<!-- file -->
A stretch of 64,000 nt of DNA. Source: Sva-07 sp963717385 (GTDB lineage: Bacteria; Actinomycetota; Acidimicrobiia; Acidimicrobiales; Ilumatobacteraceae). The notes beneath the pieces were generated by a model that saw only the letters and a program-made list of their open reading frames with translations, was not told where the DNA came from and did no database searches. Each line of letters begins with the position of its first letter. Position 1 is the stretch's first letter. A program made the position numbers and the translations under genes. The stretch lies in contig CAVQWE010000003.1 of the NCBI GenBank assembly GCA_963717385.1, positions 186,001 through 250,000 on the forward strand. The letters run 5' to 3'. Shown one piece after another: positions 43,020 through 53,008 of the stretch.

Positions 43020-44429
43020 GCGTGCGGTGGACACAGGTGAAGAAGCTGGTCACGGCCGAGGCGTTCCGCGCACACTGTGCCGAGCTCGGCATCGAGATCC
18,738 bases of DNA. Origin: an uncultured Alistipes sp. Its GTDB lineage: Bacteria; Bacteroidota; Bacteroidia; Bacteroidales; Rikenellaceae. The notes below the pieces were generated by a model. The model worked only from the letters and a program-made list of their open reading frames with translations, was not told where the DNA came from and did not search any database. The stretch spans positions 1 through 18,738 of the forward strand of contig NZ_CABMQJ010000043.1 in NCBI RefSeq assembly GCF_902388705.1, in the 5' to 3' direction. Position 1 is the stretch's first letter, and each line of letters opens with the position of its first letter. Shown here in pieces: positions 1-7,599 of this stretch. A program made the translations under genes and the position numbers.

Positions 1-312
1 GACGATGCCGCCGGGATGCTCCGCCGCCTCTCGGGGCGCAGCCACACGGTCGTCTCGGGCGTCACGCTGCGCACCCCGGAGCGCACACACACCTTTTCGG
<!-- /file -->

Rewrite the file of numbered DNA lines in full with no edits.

A stretch of 64,000 nt of DNA. Source: Sva-07 sp963717385 (GTDB lineage: Bacteria; Actinomycetota; Acidimicrobiia; Acidimicrobiales; Ilumatobacteraceae). The notes beneath the pieces were generated by a model that saw only the letters and a program-made list of their open reading frames with translations, was not told where the DNA came from and did no database searches. Each line of letters begins with the position of its first letter. Position 1 is the stretch's first letter. A program made the position numbers and the translations under genes. The stretch lies in contig CAVQWE010000003.1 of the NCBI GenBank assembly GCA_963717385.1, positions 186,001 through 250,000 on the forward strand. The letters run 5' to 3'. Shown one piece after another: positions 43,020 through 53,008 of the stretch.

Positions 43020-44429
43020 GCGTGCGGTGGACACAGGTGAAGAAGCTGGTCACGGCCGAGGCGTTCCGCGCACACTGTGCCGAGCTCGGCATCGAGATCC
18,738 bases of DNA. Origin: an uncultured Alistipes sp. Its GTDB lineage: Bacteria; Bacteroidota; Bacteroidia; Bacteroidales; Rikenellaceae. The notes below the pieces were generated by a model. The model worked only from the letters and a program-made list of their open reading frames with translations, was not told where the DNA came from and did not search any database. The stretch spans positions 1 through 18,738 of the forward strand of contig NZ_CABMQJ010000043.1 in NCBI RefSeq assembly GCF_902388705.1, in the 5' to 3' direction. Position 1 is the stretch's first letter, and each line of letters opens with the position of its first letter. Shown here in pieces: positions 1-7,599 of this stretch. A program made the translations under genes and the position numbers.

Positions 1-312
1 GACGATGCCGCCGGGATGCTCCGCCGCCTCTCGGGGCGCAGCCACACGGTCGTCTCGGGCGTCACGCTGCGCACCCCGGAGCGCACACACACCTTTTCGG